Our model of the human body is so informed now, so rich and deep that the Zombie problem serves to reconnect soul-based philosophical ideas with the reality of, if you will, flesh, blood and particles.
Well, this is familiar territory to me. Science has little to nothing to say on matters like this. I know that sounds shocking, but there is simply this: Science assumes there is nothing in the perceptual act itself that stands int he way of what it posits about the world. But this is wrong. And there is nothing I can say to convince you, except: Kant, Husserl, Levinas, Peirce, Dewey, James, Wittgenstein, Heidegger, Buber, et al. There is another world of thought out there. But it takes time and interest.
As for me, I am going on a reading hiatus. I am in Rorty's Mirror of Nature. He has a lot say about your objections above, but it takes a lot of orientation, that is, reading philosophy.
You and I are of a mind on the fact that the "perceptual act" does not get its due as a phenomenon in the Universe. Possibly it's just too strange for people to handle.

I've been known to make a completely Atheistic argument that's kind of structured like Intelligent Design - when I'm trying to make a point.

Made a good thread on here at one time.

anonymous66
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Re: Christian Atheism, Muslim Atheism, Religious Atheism Generally - Possible?

Post by anonymous66 » May 22nd, 2018, 10:12 am

To do deny the possibility of Christian Atheism is to deny reality. There is a wiki page and everything.
Don Cupitt describes himself as a Christian non-realist and is an Anglican priest.
And there are Atheists who just like the traditions and stories of Christianity. Robert Price attended church for many years despite the fact that he is an atheist.

Erribert
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Re: Christian Atheism, Muslim Atheism, Religious Atheism Generally - Possible?

Post by Erribert » May 27th, 2018, 5:23 pm

I see atheism as theistic. They seem to conflict in who their God (or Gods) is, yet they have a very strong belief system. I have met atheists who believe in the Big Bang, for example. That is theism, so far as I can tell.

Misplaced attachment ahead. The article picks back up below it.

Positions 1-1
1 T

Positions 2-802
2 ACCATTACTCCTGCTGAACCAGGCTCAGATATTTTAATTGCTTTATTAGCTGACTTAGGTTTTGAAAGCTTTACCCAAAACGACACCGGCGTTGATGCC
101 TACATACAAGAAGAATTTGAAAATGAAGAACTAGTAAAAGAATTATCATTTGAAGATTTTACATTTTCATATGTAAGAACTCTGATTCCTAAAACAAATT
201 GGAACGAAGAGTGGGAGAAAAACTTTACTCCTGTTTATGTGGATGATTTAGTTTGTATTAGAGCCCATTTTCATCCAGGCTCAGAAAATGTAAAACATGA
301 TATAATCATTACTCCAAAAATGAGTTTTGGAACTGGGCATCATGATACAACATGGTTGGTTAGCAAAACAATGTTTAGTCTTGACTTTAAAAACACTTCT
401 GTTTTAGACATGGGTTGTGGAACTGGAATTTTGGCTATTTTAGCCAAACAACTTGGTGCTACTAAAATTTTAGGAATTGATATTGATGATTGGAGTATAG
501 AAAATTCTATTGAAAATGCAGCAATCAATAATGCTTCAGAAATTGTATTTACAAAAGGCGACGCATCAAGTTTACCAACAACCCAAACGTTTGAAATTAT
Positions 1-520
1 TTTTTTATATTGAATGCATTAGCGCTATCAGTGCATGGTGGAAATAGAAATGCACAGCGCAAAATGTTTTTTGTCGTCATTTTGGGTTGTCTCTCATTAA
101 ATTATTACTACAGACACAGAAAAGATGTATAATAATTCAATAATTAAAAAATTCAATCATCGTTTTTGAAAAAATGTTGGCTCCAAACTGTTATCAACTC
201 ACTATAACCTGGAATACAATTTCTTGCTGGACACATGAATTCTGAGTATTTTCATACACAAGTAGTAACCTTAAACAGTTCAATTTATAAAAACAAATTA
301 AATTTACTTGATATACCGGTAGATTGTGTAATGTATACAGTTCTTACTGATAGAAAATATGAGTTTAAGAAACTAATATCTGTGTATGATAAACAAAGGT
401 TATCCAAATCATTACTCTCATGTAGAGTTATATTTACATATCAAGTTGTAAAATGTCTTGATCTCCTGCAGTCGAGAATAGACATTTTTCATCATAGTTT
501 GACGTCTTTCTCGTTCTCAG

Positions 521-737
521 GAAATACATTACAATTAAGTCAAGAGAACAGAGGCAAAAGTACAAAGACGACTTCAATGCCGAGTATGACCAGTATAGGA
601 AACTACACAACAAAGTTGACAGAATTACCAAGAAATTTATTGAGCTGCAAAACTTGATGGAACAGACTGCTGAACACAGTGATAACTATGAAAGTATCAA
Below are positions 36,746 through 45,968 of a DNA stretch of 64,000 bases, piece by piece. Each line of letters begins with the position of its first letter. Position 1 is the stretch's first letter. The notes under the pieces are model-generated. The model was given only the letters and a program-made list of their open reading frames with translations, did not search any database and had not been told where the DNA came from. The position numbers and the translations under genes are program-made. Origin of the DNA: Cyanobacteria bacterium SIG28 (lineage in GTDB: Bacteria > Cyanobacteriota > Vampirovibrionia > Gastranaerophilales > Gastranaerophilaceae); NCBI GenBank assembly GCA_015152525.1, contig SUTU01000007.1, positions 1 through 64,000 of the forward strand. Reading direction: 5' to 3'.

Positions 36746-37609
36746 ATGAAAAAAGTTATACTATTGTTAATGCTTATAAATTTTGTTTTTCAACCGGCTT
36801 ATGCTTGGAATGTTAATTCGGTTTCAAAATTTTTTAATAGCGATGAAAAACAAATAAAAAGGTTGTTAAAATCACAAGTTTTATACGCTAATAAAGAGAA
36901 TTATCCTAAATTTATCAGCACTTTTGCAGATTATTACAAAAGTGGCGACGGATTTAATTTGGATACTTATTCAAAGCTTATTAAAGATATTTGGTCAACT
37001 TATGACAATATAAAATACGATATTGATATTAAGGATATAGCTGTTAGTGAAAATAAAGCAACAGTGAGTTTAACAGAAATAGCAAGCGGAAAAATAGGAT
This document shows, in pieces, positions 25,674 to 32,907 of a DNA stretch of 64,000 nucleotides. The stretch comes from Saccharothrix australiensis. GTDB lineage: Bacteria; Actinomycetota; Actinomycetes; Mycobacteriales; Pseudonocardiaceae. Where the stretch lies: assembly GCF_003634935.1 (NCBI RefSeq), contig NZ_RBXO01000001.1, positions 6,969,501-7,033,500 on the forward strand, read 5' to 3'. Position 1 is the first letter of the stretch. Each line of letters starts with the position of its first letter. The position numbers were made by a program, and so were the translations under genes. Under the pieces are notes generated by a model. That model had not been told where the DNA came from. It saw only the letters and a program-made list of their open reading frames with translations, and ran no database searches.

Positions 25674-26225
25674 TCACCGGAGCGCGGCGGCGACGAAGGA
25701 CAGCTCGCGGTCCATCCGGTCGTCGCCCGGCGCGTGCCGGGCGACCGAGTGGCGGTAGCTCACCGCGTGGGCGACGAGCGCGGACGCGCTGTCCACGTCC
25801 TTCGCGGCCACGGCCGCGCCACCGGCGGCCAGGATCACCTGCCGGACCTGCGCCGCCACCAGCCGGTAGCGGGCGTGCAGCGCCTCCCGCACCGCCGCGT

There are many that have a deep faith in Reason. That is theism as well. The untested belief in Evolution is pure theism. Some say that evolution has direction, or purpose (create fitness or survival). In true atheism, Evolution would have no purpose or direction. Evolution and devolution would mean the same thing.

I suppose it depends on how the word is defined. There can be a strong belief that something does not exist as such person understands such a thing. For example if God is defined as Nature, then atheists do not believe in Nature.

Perhaps Atheism is very specific in its disbelief. In that sense, there is atheism in any religion. Take for example the Gnostics. Their belief is that the God Christians pray to is a False God. This false god is also called a demiurge or Yabaldoath; it is purely a mechanical god like physicists believe in. Is Gnosticism atheist? Well in terms of the Christian God I suppose it is. Is Buddhism atheist? Again, it would depend on what theism is. Is Brahman a God or is he simply everything. Does god come from within? If so, then atheists are alienated from themselves.

I don’t believe in atheism. I suppose that makes me an a-atheist. :-). I choose not to believe in atheism.

Cheers